The 67-year-old will undergo seven weeks of treatment through radiotherapy and is expected to return to commentary box early next year.
Former England player and well-known television commentator Robin Jackman has been diagnosed with cancer and will undergo seven weeks of treatment through radiotherapy.
"It's not the prettiest, but I got it early and I'm confident I'll be fine," Jackman was quoted as saying. "I won't be in Australia [for South Africa's upcoming Test series], but I sure will be rooting for the Proteas."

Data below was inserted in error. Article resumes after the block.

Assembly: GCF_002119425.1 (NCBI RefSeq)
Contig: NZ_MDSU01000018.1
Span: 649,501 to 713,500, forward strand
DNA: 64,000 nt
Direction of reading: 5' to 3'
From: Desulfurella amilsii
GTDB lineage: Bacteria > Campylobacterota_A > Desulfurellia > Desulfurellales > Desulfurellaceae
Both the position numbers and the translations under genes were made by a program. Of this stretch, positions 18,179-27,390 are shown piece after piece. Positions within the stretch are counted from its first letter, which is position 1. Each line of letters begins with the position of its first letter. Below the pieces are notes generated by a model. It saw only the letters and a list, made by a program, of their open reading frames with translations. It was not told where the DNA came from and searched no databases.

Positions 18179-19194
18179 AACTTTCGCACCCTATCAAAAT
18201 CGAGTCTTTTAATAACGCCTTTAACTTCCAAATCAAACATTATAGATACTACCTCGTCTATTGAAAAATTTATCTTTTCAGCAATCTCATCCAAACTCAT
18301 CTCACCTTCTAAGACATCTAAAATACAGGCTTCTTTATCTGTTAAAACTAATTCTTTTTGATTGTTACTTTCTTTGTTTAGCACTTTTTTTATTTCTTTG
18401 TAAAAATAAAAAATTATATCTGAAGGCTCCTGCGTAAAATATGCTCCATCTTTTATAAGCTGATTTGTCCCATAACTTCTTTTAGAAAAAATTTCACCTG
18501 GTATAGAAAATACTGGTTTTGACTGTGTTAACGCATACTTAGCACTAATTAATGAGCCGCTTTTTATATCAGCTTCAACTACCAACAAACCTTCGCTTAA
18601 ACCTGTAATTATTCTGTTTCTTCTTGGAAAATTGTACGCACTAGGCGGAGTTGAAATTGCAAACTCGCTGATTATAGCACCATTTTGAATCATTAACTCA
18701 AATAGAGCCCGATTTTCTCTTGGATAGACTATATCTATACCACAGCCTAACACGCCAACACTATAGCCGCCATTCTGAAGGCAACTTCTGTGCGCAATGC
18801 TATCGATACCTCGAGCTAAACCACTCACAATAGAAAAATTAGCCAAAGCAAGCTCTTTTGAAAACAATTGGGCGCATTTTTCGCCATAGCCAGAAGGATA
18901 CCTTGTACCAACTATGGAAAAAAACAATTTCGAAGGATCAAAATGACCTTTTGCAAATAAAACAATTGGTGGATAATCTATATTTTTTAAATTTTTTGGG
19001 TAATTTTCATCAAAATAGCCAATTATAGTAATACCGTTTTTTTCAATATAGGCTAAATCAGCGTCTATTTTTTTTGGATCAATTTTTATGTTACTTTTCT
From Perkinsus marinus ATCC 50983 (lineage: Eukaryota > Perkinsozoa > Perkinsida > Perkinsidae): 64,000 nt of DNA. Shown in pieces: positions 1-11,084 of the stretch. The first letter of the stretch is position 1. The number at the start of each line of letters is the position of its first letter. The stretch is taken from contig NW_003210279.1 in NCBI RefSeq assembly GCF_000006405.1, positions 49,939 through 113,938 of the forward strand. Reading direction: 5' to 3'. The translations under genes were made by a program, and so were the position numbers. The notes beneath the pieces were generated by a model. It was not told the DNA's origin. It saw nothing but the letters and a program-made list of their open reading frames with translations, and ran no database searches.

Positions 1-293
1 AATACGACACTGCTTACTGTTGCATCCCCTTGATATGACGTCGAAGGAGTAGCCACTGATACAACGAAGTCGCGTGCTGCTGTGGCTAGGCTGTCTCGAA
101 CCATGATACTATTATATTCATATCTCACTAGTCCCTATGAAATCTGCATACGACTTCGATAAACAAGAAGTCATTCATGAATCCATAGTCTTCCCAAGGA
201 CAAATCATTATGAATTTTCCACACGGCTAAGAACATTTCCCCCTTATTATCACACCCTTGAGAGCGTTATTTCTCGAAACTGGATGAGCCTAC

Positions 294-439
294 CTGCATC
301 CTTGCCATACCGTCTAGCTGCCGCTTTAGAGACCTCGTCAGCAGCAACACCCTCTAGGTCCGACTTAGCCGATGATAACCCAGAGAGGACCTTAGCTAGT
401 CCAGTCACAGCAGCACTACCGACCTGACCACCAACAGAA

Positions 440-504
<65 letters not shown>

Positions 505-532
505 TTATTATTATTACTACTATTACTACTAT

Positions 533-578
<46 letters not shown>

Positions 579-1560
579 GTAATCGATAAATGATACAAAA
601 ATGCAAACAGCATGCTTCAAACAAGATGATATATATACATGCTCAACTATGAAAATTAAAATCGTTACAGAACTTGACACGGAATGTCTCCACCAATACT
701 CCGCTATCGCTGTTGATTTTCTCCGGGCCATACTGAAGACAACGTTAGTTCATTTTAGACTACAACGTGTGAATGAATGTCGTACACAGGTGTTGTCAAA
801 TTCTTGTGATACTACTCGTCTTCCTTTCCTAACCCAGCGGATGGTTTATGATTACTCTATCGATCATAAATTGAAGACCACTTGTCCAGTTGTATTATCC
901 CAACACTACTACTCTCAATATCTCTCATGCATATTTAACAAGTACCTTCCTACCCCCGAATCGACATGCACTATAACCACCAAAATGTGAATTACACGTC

According to a report in Supersport, Jackman has already had two operations to remove malignant tumours from his vocal cords. The 67-year-old has been advised four weeks’ rest and is expected to return to commentary early next year.
Jackman's diagnosis has come after two more former cricketers - New Zealand's Martin Crowe England's Tony Greig - were diagnosed with the disease recently.
Jackman represented England in four Tests and 15 ODIs. He was involved with Surrey for 16 seasons starting from 1966. In his domestic career, Jackman scored 5681 runs and took more than 1400 first-class wickets. Although he was born in India and grew up in England, he maintained close ties with South Africa.